Developed market stocks closed the month in positive territory, outpacing bonds, as the US Federal Reserve accompanied its decision to scale back monetary stimulus with a pledge to maintain interest rates at historic lows until the economy is firmly in recovery mode.
In its December rate-setting meeting, the Fed announced a modest reduction in its monthly purchases of government and mortgage-backed bonds, from USD85 billion to USD75 billion, citing an improving labour market.
But crucially for developed equity markets, the central bank also said interest rates would probably remain at zero “well past the time the jobless rate declines below 6.5 per cent”, a more dovish outlook than it had previously given.
Riskier asset classes, which had been in negative territory in the lead-up to the Fed meeting, abruptly changed course as the central bank’s statement appeared to convince investors that tapering did not amount to a tightening of the monetary reins.
US stocks, as measured by the S&P 500, hit record highs, with the index ending 2013 with a gain of some 26 per cent, its largest annual rise in 16 years. European stocks also ended the month on a positive note, taking their return over the year to about 20 per cent in local currency terms.
Emerging markets continued to be a weak spot.
Turkish stocks saw a double-digit decline as the country’s political establishment was rocked by a corruption probe while Chinese and Brazilian stocks also recorded heavy losses. Emerging markets equities ended the year in negative territory, undermined by concerns over the impact of a reduction in US monetary stimulus. They closed 2013 trading at a discount of some 25 per cent to their developed peers on a price-earnings basis.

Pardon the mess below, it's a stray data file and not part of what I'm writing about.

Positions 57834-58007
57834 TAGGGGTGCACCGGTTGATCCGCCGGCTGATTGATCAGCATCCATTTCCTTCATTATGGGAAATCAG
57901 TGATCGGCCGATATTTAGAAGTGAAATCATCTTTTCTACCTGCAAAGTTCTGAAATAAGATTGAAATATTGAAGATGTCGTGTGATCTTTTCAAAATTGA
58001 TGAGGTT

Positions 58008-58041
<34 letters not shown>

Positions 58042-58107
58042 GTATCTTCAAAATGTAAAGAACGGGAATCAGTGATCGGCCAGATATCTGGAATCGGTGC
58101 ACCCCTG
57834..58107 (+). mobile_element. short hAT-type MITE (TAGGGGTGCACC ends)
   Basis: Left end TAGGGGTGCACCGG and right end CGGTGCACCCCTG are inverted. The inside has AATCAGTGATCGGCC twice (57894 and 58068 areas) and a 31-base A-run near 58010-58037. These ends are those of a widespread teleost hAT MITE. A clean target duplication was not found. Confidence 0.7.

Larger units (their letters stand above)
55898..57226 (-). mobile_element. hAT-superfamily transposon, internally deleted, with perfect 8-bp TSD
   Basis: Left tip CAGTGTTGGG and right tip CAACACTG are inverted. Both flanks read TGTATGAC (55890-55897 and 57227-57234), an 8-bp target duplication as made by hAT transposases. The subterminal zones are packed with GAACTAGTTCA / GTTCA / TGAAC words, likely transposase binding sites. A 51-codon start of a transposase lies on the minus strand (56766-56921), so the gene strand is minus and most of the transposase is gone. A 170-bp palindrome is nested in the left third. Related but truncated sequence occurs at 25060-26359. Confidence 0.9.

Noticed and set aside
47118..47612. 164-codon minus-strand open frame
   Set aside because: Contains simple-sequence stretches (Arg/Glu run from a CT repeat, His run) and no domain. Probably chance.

Cyclical stocks fared better than defensive stocks in December, with technology, industrial and energy stocks the best-performing sectors.
Global bonds were down on the month, with US government bonds bearing the brunt of the sell-off. Ten-year US Treasury yields climbed to above 3 per cent, the highest level in two years. Within emerging markets, US dollar-denominated bonds ended higher while their local currency counterparts closed slightly down on the month. The Turkish lira lost 6 per cent against the USD while the South African rand and Indonesian rupiah also fell sharply.
Overall Pictet remain overweight equity as our leading indicators point to improving growth; Pictet shift bonds to neutral as they see scope for a short-term bounce.
Regionally Japanese and emerging market stocks remain Pictet’s favoured markets; they continue to underweight US stocks and cut mid and small cap stocks to underweight on valuation grounds.
Sector wise Pictet retain their cyclical tilt via overweight positions in energy, materials and industrials; Pictet reduce exposure to IT but raise financials to neutral. And finally Pictet continue to favour high-yield over investment-grade bonds as higher-quality debt is trading at expensive levels.
Source: Barometer January 2014, Pictet Asset Management